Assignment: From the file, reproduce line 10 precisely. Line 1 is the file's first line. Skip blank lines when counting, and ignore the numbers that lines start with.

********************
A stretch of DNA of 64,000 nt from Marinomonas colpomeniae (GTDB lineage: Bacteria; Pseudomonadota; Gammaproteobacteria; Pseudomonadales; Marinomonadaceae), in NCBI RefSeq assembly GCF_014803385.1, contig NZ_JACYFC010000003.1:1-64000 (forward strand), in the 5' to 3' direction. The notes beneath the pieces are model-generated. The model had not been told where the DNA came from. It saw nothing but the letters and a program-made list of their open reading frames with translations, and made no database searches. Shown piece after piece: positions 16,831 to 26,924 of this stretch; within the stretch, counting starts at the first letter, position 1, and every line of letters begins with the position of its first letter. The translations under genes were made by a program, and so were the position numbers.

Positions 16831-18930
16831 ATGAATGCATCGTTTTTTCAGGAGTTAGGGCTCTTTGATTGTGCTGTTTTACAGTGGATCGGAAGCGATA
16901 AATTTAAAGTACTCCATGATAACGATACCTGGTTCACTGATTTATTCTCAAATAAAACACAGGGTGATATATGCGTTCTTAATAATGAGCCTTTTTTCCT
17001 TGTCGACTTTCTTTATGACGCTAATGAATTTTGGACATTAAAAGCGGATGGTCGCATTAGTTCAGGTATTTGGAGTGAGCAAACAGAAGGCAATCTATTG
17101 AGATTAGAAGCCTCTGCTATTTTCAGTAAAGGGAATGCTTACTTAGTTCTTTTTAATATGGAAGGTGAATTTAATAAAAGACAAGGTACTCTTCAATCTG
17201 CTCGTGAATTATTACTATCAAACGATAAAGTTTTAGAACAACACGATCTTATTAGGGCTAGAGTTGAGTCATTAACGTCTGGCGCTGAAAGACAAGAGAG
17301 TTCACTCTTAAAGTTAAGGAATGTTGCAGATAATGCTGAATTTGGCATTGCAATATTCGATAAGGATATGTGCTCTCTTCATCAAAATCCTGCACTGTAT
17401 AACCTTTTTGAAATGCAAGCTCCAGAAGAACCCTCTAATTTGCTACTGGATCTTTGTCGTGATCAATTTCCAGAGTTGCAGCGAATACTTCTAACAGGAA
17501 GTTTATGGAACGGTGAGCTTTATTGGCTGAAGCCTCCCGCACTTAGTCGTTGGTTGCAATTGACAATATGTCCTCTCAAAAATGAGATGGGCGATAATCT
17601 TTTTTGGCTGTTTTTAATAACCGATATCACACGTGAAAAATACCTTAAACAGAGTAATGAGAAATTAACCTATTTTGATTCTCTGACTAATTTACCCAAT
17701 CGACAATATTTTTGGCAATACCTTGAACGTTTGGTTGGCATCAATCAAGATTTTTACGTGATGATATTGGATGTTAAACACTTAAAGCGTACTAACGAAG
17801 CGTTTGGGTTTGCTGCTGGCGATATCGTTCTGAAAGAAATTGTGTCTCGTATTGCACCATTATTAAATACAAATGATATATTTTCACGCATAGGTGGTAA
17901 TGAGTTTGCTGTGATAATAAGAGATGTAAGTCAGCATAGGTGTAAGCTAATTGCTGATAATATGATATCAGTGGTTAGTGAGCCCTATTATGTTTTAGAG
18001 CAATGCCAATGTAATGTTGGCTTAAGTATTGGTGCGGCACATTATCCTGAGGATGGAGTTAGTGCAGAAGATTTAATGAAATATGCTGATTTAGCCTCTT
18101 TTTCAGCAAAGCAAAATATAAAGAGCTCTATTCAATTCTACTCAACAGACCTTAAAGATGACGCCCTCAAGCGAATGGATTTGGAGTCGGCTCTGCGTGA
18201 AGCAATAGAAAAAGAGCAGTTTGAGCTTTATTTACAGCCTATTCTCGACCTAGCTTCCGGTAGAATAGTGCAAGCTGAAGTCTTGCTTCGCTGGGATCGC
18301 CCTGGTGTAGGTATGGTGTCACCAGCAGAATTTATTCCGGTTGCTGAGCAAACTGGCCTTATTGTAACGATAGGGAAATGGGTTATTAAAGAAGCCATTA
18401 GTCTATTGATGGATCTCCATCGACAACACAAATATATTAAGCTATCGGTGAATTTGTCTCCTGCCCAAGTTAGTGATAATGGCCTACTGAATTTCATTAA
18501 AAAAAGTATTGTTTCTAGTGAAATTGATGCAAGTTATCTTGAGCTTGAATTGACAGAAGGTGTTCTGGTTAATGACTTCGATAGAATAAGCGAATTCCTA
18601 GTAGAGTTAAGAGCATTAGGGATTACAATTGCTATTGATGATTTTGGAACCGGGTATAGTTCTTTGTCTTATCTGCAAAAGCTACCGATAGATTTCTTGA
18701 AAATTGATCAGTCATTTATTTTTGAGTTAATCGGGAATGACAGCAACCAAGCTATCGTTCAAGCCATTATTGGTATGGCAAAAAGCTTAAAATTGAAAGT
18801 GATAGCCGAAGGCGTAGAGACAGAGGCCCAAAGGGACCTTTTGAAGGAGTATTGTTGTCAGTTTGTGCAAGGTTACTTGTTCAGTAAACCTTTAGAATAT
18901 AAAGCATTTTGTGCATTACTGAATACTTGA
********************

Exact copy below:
17501 GTTTATGGAACGGTGAGCTTTATTGGCTGAAGCCTCCCGCACTTAGTCGTTGGTTGCAATTGACAATATGTCCTCTCAAAAATGAGATGGGCGATAATCT